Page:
Washington wants to know how HIPAA impacts LTC
Relaxed regulation may be the key to improved care
On December 12th, the U.S. Department of Health and Human Services formally requested public input on how HIPAA is helping (or hurting) aspects of care coordination. Since two or more parties are oﬅen involved in the treatment of long-term care patients, this is a particularly relevant issue for nursing homes and assisted living facilities.
While resident privacy and security remain top priority, those on the frontlines of healthcare understand the need for open communication and transparency among all care participants. Easing up on HIPAA privacy rules may encourage better collaboration among doctors, families, caretakers, insurance providers and the like.
Breach of burden?
Signed into law in 1996 by President Bill Clinton, The Health Insurance Portability and Accountability Act was designed to protect patients’ confidentiality while still allowing for information sharing in certain situations. For instance, when an individual poses a risk to themselves, threatens to harm others, or when a crime has been committed, the law permits healthcare workers to disclose names, medical records, payment history and other identifying characteristics.
In addition to protecting privacy, HIPAA also seeks to modernize information flow, which is increasingly critical in the digital age. Now that CMS is moving the industry toward a value-based model, lawmakers think it’s time to revisit some of the law’s antiquated components. Refashioning certain restrictive elements will help streamline care coordination and eliminate disclosure-related problems, like those pertaining to the opioid crisis and other contemporary scenarios.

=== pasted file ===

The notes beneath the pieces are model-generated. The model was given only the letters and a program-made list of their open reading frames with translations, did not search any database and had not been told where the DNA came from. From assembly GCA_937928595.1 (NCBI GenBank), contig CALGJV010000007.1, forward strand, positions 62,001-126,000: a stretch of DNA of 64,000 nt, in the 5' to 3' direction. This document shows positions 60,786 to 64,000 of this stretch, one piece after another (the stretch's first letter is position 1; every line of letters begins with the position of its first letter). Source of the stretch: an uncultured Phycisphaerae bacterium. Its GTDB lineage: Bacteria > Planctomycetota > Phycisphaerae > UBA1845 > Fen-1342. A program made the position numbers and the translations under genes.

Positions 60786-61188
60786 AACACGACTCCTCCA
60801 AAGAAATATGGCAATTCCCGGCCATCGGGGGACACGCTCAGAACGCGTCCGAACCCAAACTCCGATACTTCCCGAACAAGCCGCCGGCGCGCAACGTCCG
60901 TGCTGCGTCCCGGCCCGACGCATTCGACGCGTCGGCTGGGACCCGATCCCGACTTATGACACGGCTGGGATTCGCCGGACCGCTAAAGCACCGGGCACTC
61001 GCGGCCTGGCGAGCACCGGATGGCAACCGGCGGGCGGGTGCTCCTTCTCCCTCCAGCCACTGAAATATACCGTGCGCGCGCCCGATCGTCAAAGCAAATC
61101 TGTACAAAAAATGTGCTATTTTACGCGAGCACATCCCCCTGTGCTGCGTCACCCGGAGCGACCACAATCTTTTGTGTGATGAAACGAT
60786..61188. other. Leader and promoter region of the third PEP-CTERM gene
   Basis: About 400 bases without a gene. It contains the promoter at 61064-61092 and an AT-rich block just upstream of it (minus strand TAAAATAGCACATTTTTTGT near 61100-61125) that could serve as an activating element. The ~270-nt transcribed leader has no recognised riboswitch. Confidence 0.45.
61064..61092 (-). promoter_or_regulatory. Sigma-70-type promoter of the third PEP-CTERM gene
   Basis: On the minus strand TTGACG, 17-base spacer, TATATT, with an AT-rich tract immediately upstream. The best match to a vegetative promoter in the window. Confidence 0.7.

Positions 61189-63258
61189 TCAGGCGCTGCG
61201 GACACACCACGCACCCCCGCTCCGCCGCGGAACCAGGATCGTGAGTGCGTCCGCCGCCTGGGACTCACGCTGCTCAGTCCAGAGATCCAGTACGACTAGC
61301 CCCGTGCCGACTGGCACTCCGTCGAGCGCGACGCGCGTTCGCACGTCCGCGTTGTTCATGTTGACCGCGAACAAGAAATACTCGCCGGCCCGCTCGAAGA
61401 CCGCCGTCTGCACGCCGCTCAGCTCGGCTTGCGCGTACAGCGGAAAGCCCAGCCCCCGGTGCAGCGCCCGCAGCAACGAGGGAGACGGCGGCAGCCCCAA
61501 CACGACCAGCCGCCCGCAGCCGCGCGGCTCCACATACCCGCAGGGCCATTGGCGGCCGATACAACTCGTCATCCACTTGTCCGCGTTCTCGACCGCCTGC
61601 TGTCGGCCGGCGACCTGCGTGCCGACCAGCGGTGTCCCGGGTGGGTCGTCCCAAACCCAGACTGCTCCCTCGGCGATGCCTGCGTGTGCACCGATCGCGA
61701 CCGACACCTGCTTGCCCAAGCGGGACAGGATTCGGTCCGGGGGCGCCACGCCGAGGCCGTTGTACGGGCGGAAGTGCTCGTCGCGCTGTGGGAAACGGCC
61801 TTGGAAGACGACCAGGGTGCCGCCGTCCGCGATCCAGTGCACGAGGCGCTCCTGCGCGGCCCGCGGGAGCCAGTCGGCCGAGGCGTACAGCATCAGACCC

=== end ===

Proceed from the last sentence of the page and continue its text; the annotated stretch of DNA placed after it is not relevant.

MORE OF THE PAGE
“We are looking for candid feedback about how the existing HIPAA regulations are working in the real world and how we can improve them,” says Director Roger Severino of the Office of Civil Rights. “We are committed to pursuing the changes needed to improve quality of care and eliminate undue burdens on covered entities while maintaining robust privacy and security protections for individuals’ health information.”
As per usual, SpecialtyRx is keeping close watch on the issue as it evolves through the end of 2018 and beyond. We hope this interesting HIPAA headline inspires administrators to consider their own approach to balancing coordination with compliance.